The importance of being engaged and being counted

Ekos Research just released their latest poll, which shows some interesting trends for civil society in Canada and our democratic process. The Liberals and Conservatives are still bouncing back and forth, with a majority still elusive to both parties. What is most interesting, however, is that the results reveal a profound generational chasm in Canada. The Green Party now leads significantly among youth and would be close to a majority government if voting were limited to those under 25. Seniors, on the other hand, stand firmly behind the Conservative Party, who would win a 200 plus seat ajority if only those over 65 were to vote.

Given the low voting rates of youth, I believe it is around 24% in Canada, this represents a distinct challenge for the Green Party to mobilize this support by communicating to youth where they are, social media. And with respect to the media, it is about time that more facts were presented to the Canadian public, especially with respect to the culture of fear around crime that is being perpetuated, crime is decreasing, our societies are gradually improving socially (see latest Worldwatch figures), with one key indicator continuing to decline, ecological integrity and biodiversity loss. And in general, we, the baby boom generation should start standing up and making our voices heard for all the things we fought about in the 60s, and have yet to still achieve.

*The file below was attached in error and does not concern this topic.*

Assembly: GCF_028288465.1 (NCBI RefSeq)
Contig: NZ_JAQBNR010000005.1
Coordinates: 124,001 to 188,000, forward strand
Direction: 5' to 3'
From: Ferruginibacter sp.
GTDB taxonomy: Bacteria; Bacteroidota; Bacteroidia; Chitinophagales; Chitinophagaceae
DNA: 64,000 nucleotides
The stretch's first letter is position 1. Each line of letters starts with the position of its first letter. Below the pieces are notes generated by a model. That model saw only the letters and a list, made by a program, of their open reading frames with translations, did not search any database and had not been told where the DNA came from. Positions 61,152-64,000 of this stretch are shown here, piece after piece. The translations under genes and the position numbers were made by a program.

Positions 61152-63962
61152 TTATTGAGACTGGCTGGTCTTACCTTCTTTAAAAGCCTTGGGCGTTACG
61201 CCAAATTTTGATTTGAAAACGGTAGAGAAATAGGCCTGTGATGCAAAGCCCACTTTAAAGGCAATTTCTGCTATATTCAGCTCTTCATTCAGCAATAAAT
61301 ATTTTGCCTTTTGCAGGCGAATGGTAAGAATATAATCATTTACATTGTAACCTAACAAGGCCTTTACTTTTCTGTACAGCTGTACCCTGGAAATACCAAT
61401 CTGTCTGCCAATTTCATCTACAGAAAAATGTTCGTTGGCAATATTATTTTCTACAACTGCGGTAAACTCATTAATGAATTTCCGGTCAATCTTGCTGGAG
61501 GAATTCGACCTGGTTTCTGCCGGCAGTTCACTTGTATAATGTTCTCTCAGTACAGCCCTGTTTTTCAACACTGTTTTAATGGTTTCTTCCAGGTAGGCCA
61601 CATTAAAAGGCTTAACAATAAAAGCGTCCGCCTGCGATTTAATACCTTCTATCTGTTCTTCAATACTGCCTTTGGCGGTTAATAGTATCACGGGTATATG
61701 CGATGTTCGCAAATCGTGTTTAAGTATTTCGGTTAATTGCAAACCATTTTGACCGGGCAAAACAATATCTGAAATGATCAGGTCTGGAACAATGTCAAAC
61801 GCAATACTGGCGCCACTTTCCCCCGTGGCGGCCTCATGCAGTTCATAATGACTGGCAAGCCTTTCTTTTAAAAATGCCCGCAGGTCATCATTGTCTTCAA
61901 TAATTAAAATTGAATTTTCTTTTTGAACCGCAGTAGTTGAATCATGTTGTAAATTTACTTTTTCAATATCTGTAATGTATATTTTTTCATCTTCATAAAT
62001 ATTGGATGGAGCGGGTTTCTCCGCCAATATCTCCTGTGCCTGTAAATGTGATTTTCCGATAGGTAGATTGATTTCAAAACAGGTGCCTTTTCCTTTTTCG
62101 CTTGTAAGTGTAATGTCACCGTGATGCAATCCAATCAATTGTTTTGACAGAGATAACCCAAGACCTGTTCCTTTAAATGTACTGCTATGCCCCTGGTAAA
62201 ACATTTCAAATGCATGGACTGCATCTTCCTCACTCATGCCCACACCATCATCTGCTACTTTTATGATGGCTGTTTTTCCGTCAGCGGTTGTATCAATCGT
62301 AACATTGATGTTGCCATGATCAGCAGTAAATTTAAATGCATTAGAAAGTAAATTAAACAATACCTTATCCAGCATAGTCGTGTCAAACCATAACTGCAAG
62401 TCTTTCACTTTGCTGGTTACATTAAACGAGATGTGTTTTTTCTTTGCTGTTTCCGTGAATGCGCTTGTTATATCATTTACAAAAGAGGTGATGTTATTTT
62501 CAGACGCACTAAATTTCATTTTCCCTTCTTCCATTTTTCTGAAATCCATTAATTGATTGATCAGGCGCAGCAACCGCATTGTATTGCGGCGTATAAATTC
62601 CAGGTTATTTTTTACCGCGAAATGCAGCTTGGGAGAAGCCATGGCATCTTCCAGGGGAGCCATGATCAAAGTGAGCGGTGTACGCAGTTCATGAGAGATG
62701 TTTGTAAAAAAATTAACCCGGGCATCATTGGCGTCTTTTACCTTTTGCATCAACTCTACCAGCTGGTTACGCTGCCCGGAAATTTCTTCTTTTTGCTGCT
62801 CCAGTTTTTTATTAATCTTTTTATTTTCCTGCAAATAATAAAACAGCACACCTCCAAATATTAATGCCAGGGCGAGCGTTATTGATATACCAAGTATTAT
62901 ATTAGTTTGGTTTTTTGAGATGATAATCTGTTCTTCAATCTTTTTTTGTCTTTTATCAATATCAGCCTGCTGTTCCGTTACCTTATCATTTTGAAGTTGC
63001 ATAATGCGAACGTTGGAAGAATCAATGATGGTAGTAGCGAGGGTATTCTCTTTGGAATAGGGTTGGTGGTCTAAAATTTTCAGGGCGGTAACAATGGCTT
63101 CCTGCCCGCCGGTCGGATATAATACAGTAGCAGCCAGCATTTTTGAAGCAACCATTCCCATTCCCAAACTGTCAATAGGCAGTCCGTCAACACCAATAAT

We get the government we deserve, and democracies are only vital if they represent the amjority of communities. But they can only do so, unless you get out and vote and make your voice heard. We should also be arguing for on-line voting, especially to engage our youth and even more seniors, and we need a media that returns to social values of reporting upon the evidence as independently and as accurately as possible. We need a media space that discusses all of the current narratives in play in this diverse country of ours, a media independent of the dominant narrative of growth at all costs, and that promotes meaningful dialogue, rather than a collison of anger and fear.

My New Year wishes for 2011, may this be a year of renewed and meaningful dialogue into the meaning of the good society for all Canadians, ethical leadership at all levels of government and media, evidence based policy-making and the return of the long-form census, and if we have an election, a voting turn-out of over 85% and may we begin to regenerate our environment for the future of our children.

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